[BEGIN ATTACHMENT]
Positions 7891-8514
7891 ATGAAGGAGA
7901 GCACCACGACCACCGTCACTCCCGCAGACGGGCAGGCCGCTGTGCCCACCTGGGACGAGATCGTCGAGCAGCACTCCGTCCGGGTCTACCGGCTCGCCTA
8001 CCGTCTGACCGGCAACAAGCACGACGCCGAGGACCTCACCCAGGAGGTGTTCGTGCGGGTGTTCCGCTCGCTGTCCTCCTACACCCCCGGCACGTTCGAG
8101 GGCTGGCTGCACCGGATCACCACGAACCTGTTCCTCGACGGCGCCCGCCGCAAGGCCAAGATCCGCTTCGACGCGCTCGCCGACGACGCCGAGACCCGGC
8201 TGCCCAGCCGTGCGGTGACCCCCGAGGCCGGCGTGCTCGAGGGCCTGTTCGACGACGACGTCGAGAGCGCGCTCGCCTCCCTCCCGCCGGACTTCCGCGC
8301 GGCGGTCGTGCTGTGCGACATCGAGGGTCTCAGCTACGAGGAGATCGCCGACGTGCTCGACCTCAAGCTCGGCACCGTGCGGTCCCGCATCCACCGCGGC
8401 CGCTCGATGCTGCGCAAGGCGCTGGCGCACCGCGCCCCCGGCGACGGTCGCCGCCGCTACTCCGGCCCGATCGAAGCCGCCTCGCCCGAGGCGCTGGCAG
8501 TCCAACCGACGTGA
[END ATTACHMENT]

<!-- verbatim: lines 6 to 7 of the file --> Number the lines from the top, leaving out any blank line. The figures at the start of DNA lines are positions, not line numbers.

8201 TGCCCAGCCGTGCGGTGACCCCCGAGGCCGGCGTGCTCGAGGGCCTGTTCGACGACGACGTCGAGAGCGCGCTCGCCTCCCTCCCGCCGGACTTCCGCGC
8301 GGCGGTCGTGCTGTGCGACATCGAGGGTCTCAGCTACGAGGAGATCGCCGACGTGCTCGACCTCAAGCTCGGCACCGTGCGGTCCCGCATCCACCGCGGC